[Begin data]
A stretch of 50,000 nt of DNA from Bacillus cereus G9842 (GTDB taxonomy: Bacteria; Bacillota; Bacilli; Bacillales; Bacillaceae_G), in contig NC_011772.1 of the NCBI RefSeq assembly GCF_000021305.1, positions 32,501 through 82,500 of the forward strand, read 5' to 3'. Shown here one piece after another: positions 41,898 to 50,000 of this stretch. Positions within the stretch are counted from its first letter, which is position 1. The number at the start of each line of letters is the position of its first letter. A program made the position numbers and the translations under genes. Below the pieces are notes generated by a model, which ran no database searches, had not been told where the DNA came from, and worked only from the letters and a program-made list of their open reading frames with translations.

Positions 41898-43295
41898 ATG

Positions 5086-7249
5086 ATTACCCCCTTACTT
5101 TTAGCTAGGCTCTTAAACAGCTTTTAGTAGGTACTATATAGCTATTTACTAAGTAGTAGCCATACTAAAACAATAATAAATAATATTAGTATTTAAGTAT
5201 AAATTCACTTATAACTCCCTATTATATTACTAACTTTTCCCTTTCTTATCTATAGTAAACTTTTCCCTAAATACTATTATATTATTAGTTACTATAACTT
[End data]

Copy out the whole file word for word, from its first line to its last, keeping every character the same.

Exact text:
A stretch of 50,000 nt of DNA from Bacillus cereus G9842 (GTDB taxonomy: Bacteria; Bacillota; Bacilli; Bacillales; Bacillaceae_G), in contig NC_011772.1 of the NCBI RefSeq assembly GCF_000021305.1, positions 32,501 through 82,500 of the forward strand, read 5' to 3'. Shown here one piece after another: positions 41,898 to 50,000 of this stretch. Positions within the stretch are counted from its first letter, which is position 1. The number at the start of each line of letters is the position of its first letter. A program made the position numbers and the translations under genes. Below the pieces are notes generated by a model, which ran no database searches, had not been told where the DNA came from, and worked only from the letters and a program-made list of their open reading frames with translations.

Positions 41898-43295
41898 ATG

Positions 5086-7249
5086 ATTACCCCCTTACTT
5101 TTAGCTAGGCTCTTAAACAGCTTTTAGTAGGTACTATATAGCTATTTACTAAGTAGTAGCCATACTAAAACAATAATAAATAATATTAGTATTTAAGTAT
5201 AAATTCACTTATAACTCCCTATTATATTACTAACTTTTCCCTTTCTTATCTATAGTAAACTTTTCCCTAAATACTATTATATTATTAGTTACTATAACTT